A monarchy and ruling elite live in conspicuous excess while the majority get poorer. Financial scams, identity theft and unscrupulous moneylenders are rife. A sense of unfairness and desperation has collided with a ruthless and ingenious criminal class, in an age of chaos, confusion and international conflict. London is in flames from rioters and looters.
Sounds familiar? But this is 1781, when the brutal response of the law is to roll out a punishment like no other. And it is the centrepiece of Emma Christopher's riveting account of a truly horrible history lost for more than two centuries: the story of British soldiers and convicts sent to forts in West Africa to fight and guard the human cargo held in their dark cellars. As such, it is a story at the heart of the origins of the British Empire: first, in its proximity to the evil export of enslaved Africans; and second - because it was such a failure - in the role it played in the birth of Australia (and the near-demise of the Aborigines). It's also a tale of how ordinary people get shafted by big historical processes.
Following the loss of the US colonies as a destination of choice for dumping convicts and the Gordon Riots, jails were overflowing. Hanging them all, Edmund Burke warned, would look like a massacre. So the authorities first opted to send hardened criminals, petty thieves and troublemakers on to British ships anchored in the Thames. There, they lived in disease and squalor, and were made to work on the putrid, estuarine mud. Unsurprisingly, fatalities were astronomically high.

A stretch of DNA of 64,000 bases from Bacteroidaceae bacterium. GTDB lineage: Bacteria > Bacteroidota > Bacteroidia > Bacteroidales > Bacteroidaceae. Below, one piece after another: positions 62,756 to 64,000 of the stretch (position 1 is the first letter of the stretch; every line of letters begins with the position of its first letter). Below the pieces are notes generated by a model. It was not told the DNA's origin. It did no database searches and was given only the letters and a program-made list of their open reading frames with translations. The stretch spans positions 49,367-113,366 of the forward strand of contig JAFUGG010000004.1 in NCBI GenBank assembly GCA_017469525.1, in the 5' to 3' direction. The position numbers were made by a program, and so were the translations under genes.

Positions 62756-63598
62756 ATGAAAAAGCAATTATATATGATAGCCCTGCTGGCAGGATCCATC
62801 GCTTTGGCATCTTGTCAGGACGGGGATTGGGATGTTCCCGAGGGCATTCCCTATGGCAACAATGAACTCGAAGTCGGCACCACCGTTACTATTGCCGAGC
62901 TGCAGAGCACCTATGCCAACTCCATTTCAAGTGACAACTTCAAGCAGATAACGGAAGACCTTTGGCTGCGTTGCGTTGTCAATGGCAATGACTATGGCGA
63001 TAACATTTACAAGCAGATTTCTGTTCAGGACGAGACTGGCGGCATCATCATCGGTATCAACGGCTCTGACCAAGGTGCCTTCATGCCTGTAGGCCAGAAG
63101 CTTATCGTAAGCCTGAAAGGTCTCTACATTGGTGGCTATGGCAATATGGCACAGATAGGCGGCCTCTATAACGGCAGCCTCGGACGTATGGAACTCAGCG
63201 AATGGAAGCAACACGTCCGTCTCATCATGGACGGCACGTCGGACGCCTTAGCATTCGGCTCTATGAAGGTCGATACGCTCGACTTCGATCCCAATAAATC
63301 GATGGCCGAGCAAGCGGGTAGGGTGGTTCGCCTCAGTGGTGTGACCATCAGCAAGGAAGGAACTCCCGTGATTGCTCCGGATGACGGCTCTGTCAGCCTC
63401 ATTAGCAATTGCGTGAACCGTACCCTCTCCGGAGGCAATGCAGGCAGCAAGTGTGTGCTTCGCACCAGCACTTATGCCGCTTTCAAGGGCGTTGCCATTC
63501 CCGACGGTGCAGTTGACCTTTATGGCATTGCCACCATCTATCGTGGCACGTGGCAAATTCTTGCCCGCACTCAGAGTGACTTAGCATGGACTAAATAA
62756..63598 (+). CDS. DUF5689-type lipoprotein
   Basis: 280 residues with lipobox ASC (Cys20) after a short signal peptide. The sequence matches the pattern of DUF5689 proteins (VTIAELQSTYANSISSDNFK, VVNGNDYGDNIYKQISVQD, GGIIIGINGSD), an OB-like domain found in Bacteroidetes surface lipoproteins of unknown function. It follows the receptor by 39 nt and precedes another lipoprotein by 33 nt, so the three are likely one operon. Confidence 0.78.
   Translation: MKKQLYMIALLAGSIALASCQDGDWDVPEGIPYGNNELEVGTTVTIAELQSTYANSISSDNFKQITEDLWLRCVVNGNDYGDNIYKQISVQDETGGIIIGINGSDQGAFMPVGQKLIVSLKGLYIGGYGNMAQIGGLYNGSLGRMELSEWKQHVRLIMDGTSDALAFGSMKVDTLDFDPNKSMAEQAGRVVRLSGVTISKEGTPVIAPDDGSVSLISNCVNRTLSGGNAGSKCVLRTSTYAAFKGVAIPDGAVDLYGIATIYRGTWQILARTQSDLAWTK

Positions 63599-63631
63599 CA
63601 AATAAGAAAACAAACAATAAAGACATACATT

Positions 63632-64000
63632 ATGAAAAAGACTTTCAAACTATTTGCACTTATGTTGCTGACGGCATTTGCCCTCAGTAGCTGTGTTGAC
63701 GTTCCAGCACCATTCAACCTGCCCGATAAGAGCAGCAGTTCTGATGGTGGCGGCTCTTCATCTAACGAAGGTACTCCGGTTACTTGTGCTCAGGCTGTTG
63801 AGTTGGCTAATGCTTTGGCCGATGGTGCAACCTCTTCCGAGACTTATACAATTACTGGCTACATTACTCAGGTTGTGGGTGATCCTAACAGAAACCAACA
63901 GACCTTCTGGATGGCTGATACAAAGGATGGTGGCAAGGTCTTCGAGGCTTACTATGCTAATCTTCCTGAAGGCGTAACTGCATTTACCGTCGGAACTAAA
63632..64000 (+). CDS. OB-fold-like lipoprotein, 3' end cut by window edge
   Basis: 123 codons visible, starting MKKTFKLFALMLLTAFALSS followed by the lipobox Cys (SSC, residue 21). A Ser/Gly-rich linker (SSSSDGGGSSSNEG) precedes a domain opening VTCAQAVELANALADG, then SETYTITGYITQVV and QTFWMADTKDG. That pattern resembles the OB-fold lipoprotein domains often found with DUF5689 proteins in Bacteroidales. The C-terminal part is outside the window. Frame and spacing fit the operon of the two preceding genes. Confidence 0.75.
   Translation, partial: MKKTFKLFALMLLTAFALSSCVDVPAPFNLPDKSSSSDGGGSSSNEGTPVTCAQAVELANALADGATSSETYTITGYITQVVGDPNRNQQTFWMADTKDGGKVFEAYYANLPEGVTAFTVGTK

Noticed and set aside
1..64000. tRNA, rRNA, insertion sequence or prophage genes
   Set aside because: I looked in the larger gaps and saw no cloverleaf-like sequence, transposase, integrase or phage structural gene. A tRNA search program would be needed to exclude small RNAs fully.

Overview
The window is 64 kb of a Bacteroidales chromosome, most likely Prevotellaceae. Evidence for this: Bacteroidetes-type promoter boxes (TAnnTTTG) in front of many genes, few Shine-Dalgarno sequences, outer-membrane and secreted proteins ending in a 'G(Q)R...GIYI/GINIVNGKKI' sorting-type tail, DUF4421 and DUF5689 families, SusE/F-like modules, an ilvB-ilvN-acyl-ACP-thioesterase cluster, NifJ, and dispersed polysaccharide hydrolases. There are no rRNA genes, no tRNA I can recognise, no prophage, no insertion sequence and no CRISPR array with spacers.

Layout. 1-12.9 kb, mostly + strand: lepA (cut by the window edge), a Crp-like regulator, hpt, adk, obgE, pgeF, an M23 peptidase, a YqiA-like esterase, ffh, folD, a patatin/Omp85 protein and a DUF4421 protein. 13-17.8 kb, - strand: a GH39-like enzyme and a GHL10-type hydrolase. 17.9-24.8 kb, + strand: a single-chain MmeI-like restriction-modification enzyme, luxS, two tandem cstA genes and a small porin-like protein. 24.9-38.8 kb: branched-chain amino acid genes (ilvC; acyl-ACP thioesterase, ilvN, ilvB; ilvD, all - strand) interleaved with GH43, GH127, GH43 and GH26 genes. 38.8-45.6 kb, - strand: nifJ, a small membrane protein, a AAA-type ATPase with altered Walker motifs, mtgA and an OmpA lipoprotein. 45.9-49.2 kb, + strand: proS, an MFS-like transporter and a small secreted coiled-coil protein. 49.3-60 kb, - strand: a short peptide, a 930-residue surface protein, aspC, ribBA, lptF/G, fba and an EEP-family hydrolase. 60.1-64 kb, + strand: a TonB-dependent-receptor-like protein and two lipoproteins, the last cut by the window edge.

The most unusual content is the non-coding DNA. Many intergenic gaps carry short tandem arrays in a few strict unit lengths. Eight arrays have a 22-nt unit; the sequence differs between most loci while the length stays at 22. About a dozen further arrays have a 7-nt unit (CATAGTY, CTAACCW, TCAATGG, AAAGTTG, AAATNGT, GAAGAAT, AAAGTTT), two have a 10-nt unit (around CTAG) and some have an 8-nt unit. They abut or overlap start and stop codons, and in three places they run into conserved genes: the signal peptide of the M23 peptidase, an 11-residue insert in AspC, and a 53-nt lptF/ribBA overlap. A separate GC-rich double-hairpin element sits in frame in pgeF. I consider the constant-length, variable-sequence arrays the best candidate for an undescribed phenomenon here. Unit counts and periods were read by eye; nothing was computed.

But soon there was a new plan. Why not kill a number of jailbirds with one stone: force more "dregs of society" into the Army and dispatch them with petty and violent criminals like "Billy the Flat" and "Black Lucy" to the struggling forts on the Gold Coast? Here they could work for the notorious Royal African Company, repelling the Dutch from their toeholds, manning the forts and guarding slaves. Thus far, the death rates of Europeans in West Africa had been catastrophic from fevers and the quackery prescribed to counter them. But why let a little matter of evidence spoil a good plan? It would be the mother-of-all-understatements to write: things did not turn out well ...
Christopher has written a highly accessible account of this history. It's a page-turner as well as a stomach-wrencher. Her readable narrative style offers a human and detailed account of this "dirty secret". It's an epic story full of shoddy individuals and we follow their progress, usually until death do us part. In the first chapters, the sordid spectacle of the gallows, the chutzpah of some criminals and the bedlam of London are the stuff of nightmares. For readers generally interested in British social history, convicts, prison and military history, as well as the birth of Empire, this book will grip you - by the neck. Word lovers won't be disappointed either. This is a world of coffles, gawkers, choke-pears, whirligigs and coxcombs.
We also get insights into a much greater human tragedy: the experience of African slaves and aborigines in the rise of European empires. Christopher rightly had to ask herself: is it right to focus on the suffering of hundreds and not millions? She argues that acknowledging that lost experience where possible, while documenting a lesser tragedy that can be retrieved from records, is worth doing. Anyone reading this fascinating book will surely agree.
A Merciless Place: The Lost Story of Britain's Convict Disaster in Africa
By Emma Christopher. Oxford University Press. 448pp, £16.99. ISBN 9780199695935. Published 11 August 2011.